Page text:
The coronavirus pandemic has brought about changes in lifestyle for populations around the globe.  People are staying home and avoiding travel, whether by choice or due to government restrictions. International travel, in particular, has stopped in its tracks.  As of March 31, the United States is under a Global Level 4 Health Advisory, with the state department recommending all citizens avoid international travel. Inevitably, travel-related industries have felt the impact of these changes.  Let’s look at how airlines and other hospitality businesses have been affected by the coronavirus.

Airlines have faced significant changes in flight occupancy as the number of people traveling has abruptly decreased.  For reference, there are ninety-five percent fewer passengers at New York airports than there were at this time last year, and takeoffs and landings are down eighty to eighty-five percent.  Major airlines in the United States have agreed to a twenty-five billion-dollar bailout from the U.S. government to compensate for losses. European airlines have felt the impact of the virus as well, with stocks taking a dive in mid-March after travel restrictions in the United States.

On the consumer side, travelers who have purchased plane tickets and have had canceled flights are facing difficulties getting refunds. Struggles with contacting travel agencies and websites, coupled with the canceling of large numbers of flights and even cruises, have placed a burden on travelers trying to get their money back—especially those with plans to travel internationally.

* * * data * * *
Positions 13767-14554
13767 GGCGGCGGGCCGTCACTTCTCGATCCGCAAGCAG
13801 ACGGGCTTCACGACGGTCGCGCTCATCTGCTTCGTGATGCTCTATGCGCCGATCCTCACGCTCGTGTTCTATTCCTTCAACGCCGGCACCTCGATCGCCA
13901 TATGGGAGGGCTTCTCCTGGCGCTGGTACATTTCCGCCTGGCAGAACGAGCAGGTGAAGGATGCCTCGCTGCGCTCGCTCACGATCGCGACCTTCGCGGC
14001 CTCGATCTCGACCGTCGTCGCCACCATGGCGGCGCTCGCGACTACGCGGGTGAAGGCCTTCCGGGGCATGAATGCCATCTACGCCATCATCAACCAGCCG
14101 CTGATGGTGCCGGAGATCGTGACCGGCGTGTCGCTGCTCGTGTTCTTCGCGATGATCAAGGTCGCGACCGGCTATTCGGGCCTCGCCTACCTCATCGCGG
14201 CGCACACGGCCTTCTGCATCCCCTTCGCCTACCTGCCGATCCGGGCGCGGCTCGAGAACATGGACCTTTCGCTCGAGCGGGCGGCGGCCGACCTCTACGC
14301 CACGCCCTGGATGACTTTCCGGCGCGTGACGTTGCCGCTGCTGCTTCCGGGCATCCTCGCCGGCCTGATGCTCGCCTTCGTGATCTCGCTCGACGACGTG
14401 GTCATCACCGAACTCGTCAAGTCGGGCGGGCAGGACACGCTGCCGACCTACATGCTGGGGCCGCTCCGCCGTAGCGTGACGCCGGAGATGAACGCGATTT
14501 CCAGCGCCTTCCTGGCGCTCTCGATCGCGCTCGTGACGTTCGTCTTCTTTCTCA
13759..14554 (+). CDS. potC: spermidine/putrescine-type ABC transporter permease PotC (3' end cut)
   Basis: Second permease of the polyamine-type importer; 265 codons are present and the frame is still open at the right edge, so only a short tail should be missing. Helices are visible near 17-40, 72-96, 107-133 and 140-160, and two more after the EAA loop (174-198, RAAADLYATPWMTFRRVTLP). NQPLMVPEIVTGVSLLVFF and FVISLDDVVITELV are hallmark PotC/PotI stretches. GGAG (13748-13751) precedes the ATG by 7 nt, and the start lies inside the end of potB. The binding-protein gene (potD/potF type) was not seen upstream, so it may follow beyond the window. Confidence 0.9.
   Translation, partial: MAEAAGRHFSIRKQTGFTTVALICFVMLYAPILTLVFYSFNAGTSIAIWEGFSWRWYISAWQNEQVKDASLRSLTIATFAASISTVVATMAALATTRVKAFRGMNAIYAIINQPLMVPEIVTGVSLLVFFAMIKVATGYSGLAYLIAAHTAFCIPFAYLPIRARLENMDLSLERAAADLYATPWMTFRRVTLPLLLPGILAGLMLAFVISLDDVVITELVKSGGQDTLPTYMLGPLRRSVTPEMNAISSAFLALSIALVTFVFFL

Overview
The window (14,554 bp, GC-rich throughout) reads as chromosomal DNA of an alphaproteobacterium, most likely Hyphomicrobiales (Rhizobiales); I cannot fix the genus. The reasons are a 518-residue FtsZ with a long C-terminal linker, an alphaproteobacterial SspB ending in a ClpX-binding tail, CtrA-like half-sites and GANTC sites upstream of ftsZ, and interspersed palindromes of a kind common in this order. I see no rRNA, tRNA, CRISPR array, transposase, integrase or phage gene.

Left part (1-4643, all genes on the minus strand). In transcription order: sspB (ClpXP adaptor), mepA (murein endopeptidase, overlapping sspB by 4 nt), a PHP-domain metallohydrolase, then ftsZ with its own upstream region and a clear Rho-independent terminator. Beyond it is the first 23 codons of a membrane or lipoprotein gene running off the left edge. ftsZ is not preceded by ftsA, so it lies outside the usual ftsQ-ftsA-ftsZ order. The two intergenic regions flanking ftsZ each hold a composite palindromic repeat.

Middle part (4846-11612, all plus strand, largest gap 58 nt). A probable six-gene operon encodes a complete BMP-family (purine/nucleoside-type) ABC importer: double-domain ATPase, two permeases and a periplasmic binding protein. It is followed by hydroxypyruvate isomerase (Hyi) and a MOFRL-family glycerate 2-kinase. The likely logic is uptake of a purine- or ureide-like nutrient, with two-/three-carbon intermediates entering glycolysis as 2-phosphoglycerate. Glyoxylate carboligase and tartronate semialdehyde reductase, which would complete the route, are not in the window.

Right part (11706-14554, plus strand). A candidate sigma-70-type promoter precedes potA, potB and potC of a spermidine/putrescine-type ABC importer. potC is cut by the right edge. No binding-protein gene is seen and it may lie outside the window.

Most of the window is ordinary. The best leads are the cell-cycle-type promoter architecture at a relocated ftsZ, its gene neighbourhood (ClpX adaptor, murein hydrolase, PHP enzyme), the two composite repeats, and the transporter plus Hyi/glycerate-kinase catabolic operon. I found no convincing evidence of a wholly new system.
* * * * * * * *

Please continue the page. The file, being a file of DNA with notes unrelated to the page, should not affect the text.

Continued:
Other hospitality businesses, such as hotels, are struggling due to the virus as well.  In particular, hotels that rely on the steady customer traffic that conventions and conferences bring are feeling the impact of the pandemic.  Up to eighty percent of the twenty-five hundred business-to-business conventions that are held from March 1 to May 15 each year have been canceled or are likely to be canceled.  Internationally, many luxury hotels are closing, with some having an open-ended approach to when they will reopen due to uncertainty of the impact of the virus.

Clearly, the coronavirus pandemic has caused drastic changes to the travel industry, as was expected due to the reliance of these businesses on tourists and travelers as a source of revenue.  However, the travel industry has proved its resiliency by bouncing back after crises in the past, and experts believe it will be able to do so again.

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